The Tory tantrum over Gay Marriage: Will David Cameron survive?
Well, tensions were high, speeches were emotional, and there were tears before bedtime. 2013 is still fairly fresh and new, but it has already been jam-packed with contentious issues, and one or two headaches for the Prime Minister. Last Tuesday night saw the success of the first stage of the Gay Marriage Bill despite many Conservative MPs voting against it. Nevertheless the majority was overwhelming and I was frankly delighted and relieved. It reaffirmed that we do live in a country which still retains a great deal of humility, even if we don’t always see it (and I STILL can’t see what all the fuss was about!). It also meant that I don’t have to resign my party membership, something I had secretly promised myself that I would do if the Bill had been defeated.
Since it has gone through, apparently it has sparked a deluge of resignations from the Tory party, there has been a great deal of grumbling from the grassroots, well from what I can gather, the older generation of the grassroots. These are generally more right-wing members, the die-hard true blues, the extensive volunteer network that the Party really can’t do without. They are the ones who sacrifice countless hours of their time to raise funds, deliver leaflets and go door to door drumming up votes, with the help of us much younger conservatives who are not retired and therefore don’t have the time to dedicate ourselves to the cause as much as they do. At the Party Conference, this group of people (party activists in their late 50s to late 90s) are constantly referred to as they backbone of the party, which indeed they are. Was David Cameron right therefore to push this highly controversial piece of legislation through? Too bloody right he was!!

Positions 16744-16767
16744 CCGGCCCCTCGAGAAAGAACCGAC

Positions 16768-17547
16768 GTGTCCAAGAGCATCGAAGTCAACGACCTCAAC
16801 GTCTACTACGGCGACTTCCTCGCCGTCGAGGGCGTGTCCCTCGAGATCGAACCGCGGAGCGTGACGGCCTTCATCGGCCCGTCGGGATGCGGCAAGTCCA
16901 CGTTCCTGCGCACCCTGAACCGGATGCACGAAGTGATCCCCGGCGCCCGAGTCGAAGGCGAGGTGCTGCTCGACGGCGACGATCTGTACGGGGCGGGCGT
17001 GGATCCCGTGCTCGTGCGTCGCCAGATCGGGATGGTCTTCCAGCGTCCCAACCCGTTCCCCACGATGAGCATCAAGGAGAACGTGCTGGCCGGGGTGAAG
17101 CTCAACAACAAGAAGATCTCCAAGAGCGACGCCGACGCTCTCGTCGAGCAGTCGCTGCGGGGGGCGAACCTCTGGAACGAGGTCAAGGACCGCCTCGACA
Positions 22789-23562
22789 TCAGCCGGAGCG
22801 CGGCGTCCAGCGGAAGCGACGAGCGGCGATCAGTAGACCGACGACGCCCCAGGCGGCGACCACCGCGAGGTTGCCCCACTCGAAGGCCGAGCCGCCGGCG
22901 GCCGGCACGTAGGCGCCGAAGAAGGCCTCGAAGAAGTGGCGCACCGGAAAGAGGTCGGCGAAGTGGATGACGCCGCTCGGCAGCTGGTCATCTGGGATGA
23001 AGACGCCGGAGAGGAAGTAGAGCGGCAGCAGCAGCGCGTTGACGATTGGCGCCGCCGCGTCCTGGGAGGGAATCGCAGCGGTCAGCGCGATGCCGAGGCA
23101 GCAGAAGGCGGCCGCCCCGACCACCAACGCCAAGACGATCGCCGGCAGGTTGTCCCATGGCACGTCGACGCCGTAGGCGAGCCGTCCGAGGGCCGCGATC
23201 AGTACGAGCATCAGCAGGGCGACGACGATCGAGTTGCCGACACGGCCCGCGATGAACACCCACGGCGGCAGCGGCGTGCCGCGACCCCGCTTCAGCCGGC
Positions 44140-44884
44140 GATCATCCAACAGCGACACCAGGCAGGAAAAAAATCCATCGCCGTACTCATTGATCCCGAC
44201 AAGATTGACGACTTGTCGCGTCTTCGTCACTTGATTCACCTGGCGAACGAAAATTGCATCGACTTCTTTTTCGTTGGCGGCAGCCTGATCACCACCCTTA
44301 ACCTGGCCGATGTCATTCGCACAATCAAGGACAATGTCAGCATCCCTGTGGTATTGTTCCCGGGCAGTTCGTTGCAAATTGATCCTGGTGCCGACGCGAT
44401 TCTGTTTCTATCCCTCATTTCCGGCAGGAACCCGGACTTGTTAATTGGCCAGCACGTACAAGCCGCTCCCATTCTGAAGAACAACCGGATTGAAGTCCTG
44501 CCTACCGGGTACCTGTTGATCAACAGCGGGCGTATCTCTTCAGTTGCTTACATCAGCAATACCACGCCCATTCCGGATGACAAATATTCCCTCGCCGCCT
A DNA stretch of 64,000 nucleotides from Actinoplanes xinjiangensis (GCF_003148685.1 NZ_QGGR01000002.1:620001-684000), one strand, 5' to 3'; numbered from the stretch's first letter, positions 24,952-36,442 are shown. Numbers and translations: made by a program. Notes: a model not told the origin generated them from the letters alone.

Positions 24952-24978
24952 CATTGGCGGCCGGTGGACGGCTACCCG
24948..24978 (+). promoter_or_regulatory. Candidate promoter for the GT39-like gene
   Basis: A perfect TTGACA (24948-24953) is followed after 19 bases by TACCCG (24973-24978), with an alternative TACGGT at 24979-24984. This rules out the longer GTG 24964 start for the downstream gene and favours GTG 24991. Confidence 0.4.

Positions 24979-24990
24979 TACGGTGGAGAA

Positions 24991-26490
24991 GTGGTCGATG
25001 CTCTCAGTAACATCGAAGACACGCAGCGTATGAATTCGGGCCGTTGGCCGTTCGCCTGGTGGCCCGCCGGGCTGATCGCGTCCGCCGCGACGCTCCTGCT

Posted on February 15, 2013, in Coalition Government, Comment, Conservative Party, Party Politics and tagged Alice Arnold, Clare Balding, david cameron, grassroots, party activists, politics, tears before bedtime, tory party. Bookmark the permalink. 2 Comments.